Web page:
Review of Kendrick Lamar’s ‘Mr.Morale & The Big Steppers’ Concert

Billy Quinn, Reporter

Kendrick Lamar returned to Los Angeles at the Arena for the release of his latest album ‘Mr. Morale & The Big Steppers’.

From September 14 to 17, Lamar finished his world tour by doing 4 shows in his hometown of Los Angeles. 

The long awaited album perhaps left something to be desired in terms of club bangers and mainstream earworms, but he provided a more mature, introspective outlook in the selection.

Lamar intuitively reflects on the actions that eventually led to the cheating on his long time partner, an issue that has since been resolved, but was a turning point for maturity in his life. 

The show was opened by 24-year-old Los Angeles native, Tanna Leone; and Lamar’s prodigé, Baby Keem. The arena was only half full, but the atmosphere certainly rose when Baby Keem played his Billboard Top 100 hit: Orange Soda.

Whilst the audience enjoyed Leone and Keem’s performances under the electric spotlight, it was when Lamar stepped onto the stage that really got the crowd going. 

He took to his moment in an all black ensemble and a white blazer, with “COMPTON” embezzled in sequins on the back—and a single Micheal Jackson-esque, lustrous glove.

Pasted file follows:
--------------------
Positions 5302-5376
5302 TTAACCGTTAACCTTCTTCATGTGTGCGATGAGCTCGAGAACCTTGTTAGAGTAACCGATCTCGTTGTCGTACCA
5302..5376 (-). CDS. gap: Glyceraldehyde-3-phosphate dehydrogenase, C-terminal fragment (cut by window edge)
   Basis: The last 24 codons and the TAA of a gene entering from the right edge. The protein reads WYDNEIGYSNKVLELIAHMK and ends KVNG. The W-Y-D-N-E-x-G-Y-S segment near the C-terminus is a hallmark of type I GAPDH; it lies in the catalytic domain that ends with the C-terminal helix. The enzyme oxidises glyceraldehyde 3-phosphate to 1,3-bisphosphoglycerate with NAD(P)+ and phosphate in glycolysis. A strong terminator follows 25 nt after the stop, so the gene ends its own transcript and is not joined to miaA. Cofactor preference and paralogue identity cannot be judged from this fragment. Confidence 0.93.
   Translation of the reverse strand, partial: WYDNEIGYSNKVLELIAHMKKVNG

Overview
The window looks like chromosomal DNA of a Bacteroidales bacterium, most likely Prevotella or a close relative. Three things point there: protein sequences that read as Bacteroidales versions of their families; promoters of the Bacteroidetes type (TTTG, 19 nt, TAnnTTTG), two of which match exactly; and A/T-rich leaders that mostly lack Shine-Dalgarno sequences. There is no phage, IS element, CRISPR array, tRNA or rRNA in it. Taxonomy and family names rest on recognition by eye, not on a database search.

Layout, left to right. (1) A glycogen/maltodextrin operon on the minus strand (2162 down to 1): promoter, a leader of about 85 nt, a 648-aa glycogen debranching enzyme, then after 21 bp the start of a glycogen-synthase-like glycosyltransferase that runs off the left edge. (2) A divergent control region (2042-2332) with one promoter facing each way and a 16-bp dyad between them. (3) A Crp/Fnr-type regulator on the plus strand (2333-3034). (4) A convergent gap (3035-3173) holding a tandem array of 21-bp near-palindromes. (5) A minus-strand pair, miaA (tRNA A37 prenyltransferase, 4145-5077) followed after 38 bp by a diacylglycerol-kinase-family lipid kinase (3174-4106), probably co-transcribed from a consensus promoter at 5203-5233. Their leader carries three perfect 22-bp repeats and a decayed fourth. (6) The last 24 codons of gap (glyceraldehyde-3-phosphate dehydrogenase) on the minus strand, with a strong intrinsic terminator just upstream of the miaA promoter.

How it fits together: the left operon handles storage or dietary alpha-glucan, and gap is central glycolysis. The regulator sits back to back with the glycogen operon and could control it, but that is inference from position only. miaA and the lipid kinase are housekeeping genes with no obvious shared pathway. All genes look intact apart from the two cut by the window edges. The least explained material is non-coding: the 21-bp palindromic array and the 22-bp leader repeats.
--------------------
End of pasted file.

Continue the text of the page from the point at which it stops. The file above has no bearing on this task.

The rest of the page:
Lamar began the show by playing the opening to ‘United in Grief’, just him and a piano, setting the artistic tone for this performance.

The crowd then started bouncing when he performed the cult classic, ‘Backseat Freestyle’, with the audience knowing the song word for word. 

However, it was Lamar’s performance of his biggest hit ‘Humble’ that was his boldest statement. The subtle lighting, choreographed dances, and live band, told us that this performance would be on his terms.

Lamar is a big political figure, especially in the Black Lives Matter movement with his hit track ‘Alright’ becoming an anthem for said movement, but the demographic of the concert was quite shocking. 

The protest songs of a black man from Compton, had captured the hearts of millions of white kids: a true unification of culture.

The two and a half hour show left nothing to fault, with Lamar filling the arena the whole time. 

Just him. Just his music.